First-year Denver head coach Brian Shaw, a former NBA player, has a unique perspective on Derrick Rose’s return.
Having played on championship teams with the Lakers, then assisting his former coach, Phil Jackson on more title squads, Shaw, who started his playing career on the Larry Bird-era Boston Celtics, has had plenty of experience with high levels of achievement. Thus, as a Pacers assistant, when he encountered a sidelined Rose — in Indiana, the lone regular-season game the former league MVP attended last season — he drew upon his past observations of former Orlando Magic teammate Penny Hardaway to give his fellow point guard some advice.
"Last year, I had a conversation with Derrick Rose. It was later in the year in Indiana. I talked to him about Penny Hardaway, who was a teammate of mine in Orlando. When he blew his knee out, he came back too early. He never regained the form that he had prior to the injury. I think obviously no one knows himself better than themselves. For him, doctors can give a projected date, trainers, what have you. But until you get to the point where you get comfortable physically and mentally,” Shaw recounted. “I’ve never had a surgery of any kind, so I don’t know what it’s like. But I can imagine what you go through not being sure you’re going to be able to do what you did to that point.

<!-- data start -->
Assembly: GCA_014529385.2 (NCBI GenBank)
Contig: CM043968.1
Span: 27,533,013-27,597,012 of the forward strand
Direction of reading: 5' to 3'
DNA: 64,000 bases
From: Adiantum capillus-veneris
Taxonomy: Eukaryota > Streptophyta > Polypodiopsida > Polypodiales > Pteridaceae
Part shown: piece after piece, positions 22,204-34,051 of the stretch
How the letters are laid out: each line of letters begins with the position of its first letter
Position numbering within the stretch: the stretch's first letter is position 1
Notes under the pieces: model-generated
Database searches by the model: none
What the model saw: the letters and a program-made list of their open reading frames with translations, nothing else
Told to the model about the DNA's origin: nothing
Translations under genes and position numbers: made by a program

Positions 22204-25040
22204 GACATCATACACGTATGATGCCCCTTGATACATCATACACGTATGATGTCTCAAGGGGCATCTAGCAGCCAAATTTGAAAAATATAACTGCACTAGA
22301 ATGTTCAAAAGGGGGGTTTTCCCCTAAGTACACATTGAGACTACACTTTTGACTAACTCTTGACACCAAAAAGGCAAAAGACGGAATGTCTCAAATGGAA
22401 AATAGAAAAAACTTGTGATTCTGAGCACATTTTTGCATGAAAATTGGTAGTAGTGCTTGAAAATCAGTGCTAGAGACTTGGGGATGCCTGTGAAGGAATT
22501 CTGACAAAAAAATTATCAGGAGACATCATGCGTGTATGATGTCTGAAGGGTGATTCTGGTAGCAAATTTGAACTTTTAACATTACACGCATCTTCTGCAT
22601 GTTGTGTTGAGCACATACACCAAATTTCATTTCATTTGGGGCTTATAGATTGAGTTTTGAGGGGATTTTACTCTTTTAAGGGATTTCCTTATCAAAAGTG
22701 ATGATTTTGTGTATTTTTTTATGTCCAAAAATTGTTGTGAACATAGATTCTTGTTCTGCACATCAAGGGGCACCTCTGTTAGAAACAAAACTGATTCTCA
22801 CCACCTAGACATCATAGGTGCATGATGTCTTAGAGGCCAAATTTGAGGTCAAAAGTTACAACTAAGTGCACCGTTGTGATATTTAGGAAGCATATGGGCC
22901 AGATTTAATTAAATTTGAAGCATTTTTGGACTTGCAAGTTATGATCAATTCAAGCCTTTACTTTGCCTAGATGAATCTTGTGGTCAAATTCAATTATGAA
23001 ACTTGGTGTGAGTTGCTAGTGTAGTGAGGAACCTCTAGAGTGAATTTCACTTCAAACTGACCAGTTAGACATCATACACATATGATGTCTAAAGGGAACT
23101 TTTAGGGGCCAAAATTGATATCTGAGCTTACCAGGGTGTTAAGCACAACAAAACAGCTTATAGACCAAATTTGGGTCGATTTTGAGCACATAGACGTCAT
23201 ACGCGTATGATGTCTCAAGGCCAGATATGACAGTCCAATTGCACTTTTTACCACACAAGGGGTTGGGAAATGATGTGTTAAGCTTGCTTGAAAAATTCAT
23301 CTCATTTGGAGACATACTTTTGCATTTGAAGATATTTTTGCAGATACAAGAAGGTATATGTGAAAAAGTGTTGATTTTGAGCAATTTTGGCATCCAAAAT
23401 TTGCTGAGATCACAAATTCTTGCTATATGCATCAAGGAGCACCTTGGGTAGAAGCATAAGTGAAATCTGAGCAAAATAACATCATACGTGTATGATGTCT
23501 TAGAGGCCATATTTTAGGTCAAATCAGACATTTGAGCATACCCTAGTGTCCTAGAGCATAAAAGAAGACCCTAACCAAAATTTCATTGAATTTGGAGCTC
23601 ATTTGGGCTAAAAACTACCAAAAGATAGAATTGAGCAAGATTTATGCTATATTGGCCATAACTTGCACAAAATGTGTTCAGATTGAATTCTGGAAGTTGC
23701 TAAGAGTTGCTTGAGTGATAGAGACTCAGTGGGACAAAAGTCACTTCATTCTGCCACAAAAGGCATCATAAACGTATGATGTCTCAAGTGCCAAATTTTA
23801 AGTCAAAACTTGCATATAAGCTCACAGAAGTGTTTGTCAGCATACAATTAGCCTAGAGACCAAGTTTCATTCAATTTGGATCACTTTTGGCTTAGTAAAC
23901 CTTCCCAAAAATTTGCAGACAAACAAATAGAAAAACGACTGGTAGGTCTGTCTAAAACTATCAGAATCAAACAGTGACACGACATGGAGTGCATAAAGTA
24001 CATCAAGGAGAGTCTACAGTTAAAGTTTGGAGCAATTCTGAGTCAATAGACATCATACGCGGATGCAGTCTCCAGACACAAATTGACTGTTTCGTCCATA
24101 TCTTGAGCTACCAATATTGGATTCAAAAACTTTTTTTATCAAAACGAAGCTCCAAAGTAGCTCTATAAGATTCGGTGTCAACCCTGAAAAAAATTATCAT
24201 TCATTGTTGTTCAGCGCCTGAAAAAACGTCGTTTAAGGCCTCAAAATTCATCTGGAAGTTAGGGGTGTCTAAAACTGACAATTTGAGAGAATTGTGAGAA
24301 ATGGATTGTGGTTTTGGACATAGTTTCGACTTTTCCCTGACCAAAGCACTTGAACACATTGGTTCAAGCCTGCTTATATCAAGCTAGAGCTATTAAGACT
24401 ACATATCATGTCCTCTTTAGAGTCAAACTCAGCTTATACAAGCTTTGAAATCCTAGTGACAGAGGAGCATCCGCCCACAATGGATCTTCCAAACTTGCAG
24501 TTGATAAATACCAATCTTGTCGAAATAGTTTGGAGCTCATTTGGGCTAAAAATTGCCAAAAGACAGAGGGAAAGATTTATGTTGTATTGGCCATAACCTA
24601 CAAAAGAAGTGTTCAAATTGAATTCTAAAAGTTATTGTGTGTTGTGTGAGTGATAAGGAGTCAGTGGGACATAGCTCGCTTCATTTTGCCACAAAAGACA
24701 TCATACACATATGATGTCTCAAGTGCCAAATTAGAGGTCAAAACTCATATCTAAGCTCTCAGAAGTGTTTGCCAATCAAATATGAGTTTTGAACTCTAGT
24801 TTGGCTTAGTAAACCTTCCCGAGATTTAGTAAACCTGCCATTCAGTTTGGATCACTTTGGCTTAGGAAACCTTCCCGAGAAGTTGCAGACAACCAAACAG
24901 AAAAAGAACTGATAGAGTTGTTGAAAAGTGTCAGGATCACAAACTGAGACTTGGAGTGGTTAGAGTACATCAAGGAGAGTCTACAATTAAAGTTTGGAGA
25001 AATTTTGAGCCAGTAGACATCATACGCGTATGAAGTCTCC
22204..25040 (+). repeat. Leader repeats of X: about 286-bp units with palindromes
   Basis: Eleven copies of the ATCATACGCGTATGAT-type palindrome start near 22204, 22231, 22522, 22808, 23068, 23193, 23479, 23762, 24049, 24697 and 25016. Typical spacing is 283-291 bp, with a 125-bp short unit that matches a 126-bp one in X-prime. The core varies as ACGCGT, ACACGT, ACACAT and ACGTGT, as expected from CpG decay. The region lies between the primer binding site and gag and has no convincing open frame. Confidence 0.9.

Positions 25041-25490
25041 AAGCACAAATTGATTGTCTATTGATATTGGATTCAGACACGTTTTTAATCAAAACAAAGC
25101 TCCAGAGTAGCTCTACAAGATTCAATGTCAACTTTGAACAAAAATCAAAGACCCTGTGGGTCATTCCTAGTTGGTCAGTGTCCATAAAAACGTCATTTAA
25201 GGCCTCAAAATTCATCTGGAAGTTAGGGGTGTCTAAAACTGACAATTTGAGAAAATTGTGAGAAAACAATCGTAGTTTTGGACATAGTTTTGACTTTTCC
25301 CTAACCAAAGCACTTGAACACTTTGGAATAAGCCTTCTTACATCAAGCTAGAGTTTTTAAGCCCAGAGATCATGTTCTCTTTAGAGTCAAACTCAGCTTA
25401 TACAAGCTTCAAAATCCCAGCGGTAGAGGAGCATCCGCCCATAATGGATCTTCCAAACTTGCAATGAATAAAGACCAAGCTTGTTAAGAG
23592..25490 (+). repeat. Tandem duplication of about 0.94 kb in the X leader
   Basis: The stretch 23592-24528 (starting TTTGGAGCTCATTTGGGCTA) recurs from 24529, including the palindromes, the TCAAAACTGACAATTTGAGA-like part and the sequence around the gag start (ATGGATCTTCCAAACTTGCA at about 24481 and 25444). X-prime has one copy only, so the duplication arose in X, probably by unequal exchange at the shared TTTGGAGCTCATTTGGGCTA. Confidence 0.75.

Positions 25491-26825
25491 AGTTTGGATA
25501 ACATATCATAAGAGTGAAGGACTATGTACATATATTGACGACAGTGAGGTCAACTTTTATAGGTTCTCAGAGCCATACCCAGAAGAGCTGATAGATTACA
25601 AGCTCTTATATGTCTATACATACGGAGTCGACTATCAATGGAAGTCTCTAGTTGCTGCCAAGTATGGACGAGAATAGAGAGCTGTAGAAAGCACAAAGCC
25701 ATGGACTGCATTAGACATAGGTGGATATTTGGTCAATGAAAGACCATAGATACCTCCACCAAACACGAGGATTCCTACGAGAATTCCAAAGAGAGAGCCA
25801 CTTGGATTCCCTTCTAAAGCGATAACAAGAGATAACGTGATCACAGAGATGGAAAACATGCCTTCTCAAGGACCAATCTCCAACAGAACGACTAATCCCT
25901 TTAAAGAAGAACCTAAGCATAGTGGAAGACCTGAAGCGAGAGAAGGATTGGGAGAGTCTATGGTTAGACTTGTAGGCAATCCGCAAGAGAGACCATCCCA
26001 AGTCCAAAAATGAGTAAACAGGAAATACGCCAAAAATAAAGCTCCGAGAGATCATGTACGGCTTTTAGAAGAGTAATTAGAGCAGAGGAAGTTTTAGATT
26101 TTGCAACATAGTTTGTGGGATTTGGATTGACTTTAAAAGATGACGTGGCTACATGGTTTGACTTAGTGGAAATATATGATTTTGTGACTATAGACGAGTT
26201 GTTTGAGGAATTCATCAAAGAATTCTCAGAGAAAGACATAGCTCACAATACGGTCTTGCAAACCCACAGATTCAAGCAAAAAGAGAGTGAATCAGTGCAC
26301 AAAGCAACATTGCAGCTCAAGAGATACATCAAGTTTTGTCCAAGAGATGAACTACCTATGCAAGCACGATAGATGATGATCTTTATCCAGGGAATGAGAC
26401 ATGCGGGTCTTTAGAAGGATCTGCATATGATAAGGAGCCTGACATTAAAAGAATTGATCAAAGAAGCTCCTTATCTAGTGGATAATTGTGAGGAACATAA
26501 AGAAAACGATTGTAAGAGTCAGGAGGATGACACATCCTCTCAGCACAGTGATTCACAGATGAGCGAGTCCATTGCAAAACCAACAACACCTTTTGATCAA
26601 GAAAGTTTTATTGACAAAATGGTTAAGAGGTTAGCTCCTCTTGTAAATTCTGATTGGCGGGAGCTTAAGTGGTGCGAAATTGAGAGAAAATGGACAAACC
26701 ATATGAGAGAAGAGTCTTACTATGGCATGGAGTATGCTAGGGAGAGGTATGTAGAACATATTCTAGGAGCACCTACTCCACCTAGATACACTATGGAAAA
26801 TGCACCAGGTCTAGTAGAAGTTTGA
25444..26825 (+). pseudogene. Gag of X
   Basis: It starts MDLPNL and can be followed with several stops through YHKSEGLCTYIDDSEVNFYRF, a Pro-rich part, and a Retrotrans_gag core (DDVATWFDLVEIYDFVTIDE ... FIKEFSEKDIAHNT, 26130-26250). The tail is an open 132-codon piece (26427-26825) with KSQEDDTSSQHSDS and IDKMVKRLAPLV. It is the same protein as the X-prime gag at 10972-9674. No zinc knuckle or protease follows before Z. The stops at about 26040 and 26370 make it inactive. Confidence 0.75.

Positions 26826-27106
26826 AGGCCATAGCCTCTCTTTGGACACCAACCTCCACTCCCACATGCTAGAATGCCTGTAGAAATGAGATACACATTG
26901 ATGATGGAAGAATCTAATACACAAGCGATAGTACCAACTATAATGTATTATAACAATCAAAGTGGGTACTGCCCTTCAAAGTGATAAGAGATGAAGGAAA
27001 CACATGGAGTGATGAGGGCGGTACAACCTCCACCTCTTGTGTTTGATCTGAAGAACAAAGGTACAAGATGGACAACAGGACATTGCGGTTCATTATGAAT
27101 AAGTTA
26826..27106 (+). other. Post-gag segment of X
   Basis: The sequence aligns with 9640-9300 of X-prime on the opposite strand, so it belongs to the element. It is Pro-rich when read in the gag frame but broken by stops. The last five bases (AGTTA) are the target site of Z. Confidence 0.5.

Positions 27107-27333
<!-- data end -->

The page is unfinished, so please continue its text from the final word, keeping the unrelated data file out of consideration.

“Everybody is different. There’s a lot of pressure. But what it comes down to is you want to come back and you don’t want to be a shell of yourself when you come back. You want to be at 100 percent and perform at the same level you’re accustomed. Some players aren’t willing to come in at a lesser point than that. Some will do everything they can to try to get back before they’re ready. That varies from player to player,” he continued. “I thought it was unfair. I think he did the right thing. Although the doctors cleared him, I’m sure there have been cases where someone has been cleared to do something and they go out and injure themselves. He’s his best gauge. He had to deal with all the criticism and backlash. As long as he can handle that, I think it’s fine. You see right now the way he’s playing so far in the preseason, I think it was the right decision. I think he’s back at the level that he was when he was MVP.”
His conclusion after Friday evening’s game, in which Rose scored 15 points and dished out eight assists while helping to rally the Bulls from a 19-point deficit to defeat Shaw’s Nuggets?
“I don’t think he missed a beat. This wasn’t one of his better games, but he looks like he has all of his explosiveness back,” the coach said. “A lot of those guys come back from those injuries and because they put so much work and time into rehab and strengthening up the area that was injured, they get stronger all over. That seems to be the case with him. I saw something last week where they say he increased his vertical jump. He looks explosive, he looks strong. The way he has played this preseason, it looks like he is back.”